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Jeb Bush invokes dad’s 1980 Iowa victory as hopeful sign of things to come

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Jeb Bush was never expected to be a serious contender in Iowa, but his paltry total of just 2.8 percent of Iowa caucus voters still has to hurt. That’s after his Super PAC spent nearly $15 million there.

The former Florida governor knew the results wouldn’t be pretty. He wasn’t even in Iowa Monday night, instead campaigning at a town hall meeting in New Hampshire.

Appearing on “Fox and Friends” early Tuesday, Bush referenced a breaking story from Paris (where French police say five people were arrested with plans to stage attacks on nightspots and leave for Syria), and pivoted to his foreign policy gravitas.

“We have a national security threat that is not going to go away, we need someone with a steady hand, someone who can has the backbone to be able to be a commander in chief to lead this country,” he said.

Bush refused to play along with Fox anchor Steve Doocy‘s question about what he would do over if he could in Iowa.

“I don’t look back,” he said, adding that he looks forward to campaigning in New Hampshire, South Carolina and Nevada.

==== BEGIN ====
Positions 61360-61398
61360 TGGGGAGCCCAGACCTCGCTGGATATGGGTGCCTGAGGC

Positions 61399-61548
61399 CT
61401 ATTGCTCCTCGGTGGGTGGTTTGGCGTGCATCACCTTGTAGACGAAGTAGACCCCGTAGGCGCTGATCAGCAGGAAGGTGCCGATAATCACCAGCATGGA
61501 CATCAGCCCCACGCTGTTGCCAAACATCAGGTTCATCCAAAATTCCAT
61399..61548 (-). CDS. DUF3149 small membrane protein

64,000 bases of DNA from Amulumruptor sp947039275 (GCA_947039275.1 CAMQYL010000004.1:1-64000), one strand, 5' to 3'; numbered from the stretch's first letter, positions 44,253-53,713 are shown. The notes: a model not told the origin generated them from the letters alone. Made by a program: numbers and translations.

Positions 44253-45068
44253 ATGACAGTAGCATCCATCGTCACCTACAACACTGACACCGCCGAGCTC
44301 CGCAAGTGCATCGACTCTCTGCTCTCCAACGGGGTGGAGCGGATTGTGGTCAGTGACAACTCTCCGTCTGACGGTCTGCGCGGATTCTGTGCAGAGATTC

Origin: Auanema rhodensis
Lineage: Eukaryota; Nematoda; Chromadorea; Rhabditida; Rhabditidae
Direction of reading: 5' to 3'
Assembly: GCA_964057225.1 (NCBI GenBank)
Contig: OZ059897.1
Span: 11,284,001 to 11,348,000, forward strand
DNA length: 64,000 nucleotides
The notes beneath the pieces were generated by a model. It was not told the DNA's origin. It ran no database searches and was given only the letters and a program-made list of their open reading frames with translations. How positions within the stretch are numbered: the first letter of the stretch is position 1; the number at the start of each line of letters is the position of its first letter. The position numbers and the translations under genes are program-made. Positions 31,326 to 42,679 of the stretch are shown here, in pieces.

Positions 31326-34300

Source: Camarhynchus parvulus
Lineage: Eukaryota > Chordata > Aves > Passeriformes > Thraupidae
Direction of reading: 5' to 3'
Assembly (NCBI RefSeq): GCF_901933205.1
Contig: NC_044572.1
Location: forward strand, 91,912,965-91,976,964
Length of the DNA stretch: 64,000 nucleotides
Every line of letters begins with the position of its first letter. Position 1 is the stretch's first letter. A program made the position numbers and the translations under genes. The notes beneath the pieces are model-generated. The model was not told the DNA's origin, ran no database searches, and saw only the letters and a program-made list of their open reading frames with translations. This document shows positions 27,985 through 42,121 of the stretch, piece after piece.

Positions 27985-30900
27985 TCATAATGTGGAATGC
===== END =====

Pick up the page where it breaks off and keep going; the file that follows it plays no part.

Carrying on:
Doocy reminded Bush that the Iowa winner often doesn’t become the GOP nominee, referring to George H.W. Bush‘s surprise victory in 1980.

“Yeah, I remember in 1980 we were all excited, with my dad upsetting Ronald Reagan in the Iowa caucus. He had big mo, he came here to New Hampshire and it didn’t work out. And many other candidates have the same story.”

In fact, it’s been 16 years since Republican caucus-goers here have accurately picked the eventual GOP nominee for president.

Some polls have shown Bush with growth in the polls in New Hampshire. The Real Clear Politics average of polls in New Hampshire shows Bush locked in a tight four-man battle for second place, less than a point below Ted Cruz and John Kasich in fourth place with 10.3 percent.

All are way behind Donald Trump, however, who dominates currently with a poll average rating of 33 percent.

Mitch Perry has been a reporter with Extensive Enterprises since November of 2014. Previously, he served as five years as the political editor of the alternative newsweekly Creative Loafing. He also was the assistant news director with WMNF 88.5 FM in Tampa from 2000-2009, and currently hosts MidPoint, a weekly talk show, on WMNF on Thursday afternoons. He began his reporting career at KPFA radio in Berkeley. He's a San Francisco native who has now lived in Tampa for 15 years and can be reached at

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